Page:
Salomon Smith Barney generated investment banking revenues of more than $150 million from deals involving Broomfield’s Level 3 Communications and $40 million from Qwest Communications, according to documents released this week.
Most of the big fees came as the New York investment banking firm’s star analyst Jack Grubman continued to give rosy ratings to the companies’ stocks.
The investment banking transactions were disclosed as 10 securities firms, including Citigroup’s Smith Barney, agreed to pay $1.4 billion to settle charges that analysts published misleading research reports that helped their firms win investment-banking business. The securities firms neither admitted nor denied the charges.
Grubman was barred from the securities industry for life. Once considered the most influential telecom analyst, Grubman in 1996 had bragged to Qwest founder Philip Anschutz that he could help Anschutz get then-AT&T executive Joe Nacchio to run Qwest. Grubman did.
The documents released Monday show that Salomon Smith Barney, now Smith Barney, completed 11 investment banking transactions with the fiber-optic company Level 3 between 1998-2002, generating $152.3 million of revenues for the investment banking firm.
The deals included managing bond and stock offerings and other financial services. Smith Barney received $12 million as an adviser on the July 2002 deal that brought $500 million into Level 3 from a group that included Omaha billionaire Warren Buffett.
Another four transactions between Smith Barney and Level 3 weren’t completed, according to the documents. Level 3 declined to comment Tuesday about its relationship with the firm.
The Nasdaq stock market peaked in March 2000 and soon was declared a bear market.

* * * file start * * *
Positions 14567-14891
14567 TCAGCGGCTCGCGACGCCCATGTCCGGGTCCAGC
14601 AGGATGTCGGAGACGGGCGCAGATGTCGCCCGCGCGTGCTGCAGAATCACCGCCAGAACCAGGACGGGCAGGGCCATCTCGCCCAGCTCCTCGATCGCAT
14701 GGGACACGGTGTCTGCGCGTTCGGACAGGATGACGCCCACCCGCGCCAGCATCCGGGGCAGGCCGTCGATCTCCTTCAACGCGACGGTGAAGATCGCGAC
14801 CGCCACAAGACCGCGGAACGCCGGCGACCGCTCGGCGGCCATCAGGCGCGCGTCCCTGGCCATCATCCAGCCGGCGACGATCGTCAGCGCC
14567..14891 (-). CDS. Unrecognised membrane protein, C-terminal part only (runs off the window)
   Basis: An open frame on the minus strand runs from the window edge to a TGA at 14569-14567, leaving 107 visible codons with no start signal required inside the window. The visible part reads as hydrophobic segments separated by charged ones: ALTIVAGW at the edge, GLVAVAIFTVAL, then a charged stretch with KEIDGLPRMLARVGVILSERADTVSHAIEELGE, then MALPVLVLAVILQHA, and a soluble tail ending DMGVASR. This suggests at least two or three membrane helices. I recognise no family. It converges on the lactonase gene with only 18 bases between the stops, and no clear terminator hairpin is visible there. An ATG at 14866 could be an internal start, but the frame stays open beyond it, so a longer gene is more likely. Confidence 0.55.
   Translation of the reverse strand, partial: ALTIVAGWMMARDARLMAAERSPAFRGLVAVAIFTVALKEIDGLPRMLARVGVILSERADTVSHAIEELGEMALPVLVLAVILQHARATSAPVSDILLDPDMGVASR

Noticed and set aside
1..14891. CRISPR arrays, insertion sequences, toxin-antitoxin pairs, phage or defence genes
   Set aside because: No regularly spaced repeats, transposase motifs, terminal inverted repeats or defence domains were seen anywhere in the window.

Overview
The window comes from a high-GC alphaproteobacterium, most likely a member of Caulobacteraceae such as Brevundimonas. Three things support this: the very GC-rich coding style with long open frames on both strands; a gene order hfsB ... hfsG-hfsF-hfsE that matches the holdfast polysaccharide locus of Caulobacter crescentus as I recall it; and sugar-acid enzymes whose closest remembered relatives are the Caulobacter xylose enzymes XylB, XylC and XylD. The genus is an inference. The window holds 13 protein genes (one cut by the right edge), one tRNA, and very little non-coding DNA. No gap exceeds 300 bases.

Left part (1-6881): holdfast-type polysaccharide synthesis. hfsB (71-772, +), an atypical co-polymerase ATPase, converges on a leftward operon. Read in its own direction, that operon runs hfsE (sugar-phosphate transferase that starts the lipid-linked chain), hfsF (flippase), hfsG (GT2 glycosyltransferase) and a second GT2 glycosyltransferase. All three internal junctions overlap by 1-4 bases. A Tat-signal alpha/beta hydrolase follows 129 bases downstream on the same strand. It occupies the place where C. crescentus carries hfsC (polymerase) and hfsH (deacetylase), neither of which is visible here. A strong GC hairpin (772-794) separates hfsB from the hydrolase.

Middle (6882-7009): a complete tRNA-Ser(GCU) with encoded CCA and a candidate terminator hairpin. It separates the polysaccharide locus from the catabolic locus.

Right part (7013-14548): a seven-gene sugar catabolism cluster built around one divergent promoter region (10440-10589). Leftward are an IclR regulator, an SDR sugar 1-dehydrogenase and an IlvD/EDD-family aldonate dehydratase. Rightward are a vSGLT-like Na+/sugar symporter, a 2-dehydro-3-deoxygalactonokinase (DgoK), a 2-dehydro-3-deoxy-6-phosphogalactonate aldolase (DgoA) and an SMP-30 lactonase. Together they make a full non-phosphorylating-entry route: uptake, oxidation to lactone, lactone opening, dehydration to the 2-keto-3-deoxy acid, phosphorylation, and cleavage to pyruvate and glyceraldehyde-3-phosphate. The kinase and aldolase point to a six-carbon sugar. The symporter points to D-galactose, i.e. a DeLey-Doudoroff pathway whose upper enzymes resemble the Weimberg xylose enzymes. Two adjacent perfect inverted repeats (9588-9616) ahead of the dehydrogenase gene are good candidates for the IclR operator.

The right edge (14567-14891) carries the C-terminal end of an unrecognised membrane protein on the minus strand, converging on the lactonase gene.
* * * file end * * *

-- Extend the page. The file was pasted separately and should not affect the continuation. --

But Grubman maintained his “buy” rating on Level 3 long after. In an April 18, 2001, research report, Grubman finally lowered his price target to $20 (Level 3 was trading at $13 a share at the time), down from what he acknowledged was an “embarrassingly stale $130 target.”
Level 3 stock hit a low of $2.15 in February 2002 and now is trading just under $6.
Meanwhile, Salomon Smith Barney generated $40.8 million of investment banking fees from Qwest on 14 transactions between 1997-2000, according to the documents. Qwest declined to comment Tuesday.
The transactions included work with Qwest on its initial public offering, bond offerings and a repurchase of $1 billion worth of Qwest shares from BellSouth in early 2001.
At the time Qwest was buying back stock, Nacchio was selling Qwest stock.
Grubman maintained his “buy” rating on Qwest until March 2002, even though he and two colleagues acknowledged in a Nov. 14, 2001, memo that the firm had missed on its recommendation of Qwest stock.
In a May 18, 2001, e-mail, Grubman referred to pressure from the investment banking side of the business to give certain companies higher ratings. “If anything the record shows we support our banking clients too well and too long,” he wrote.
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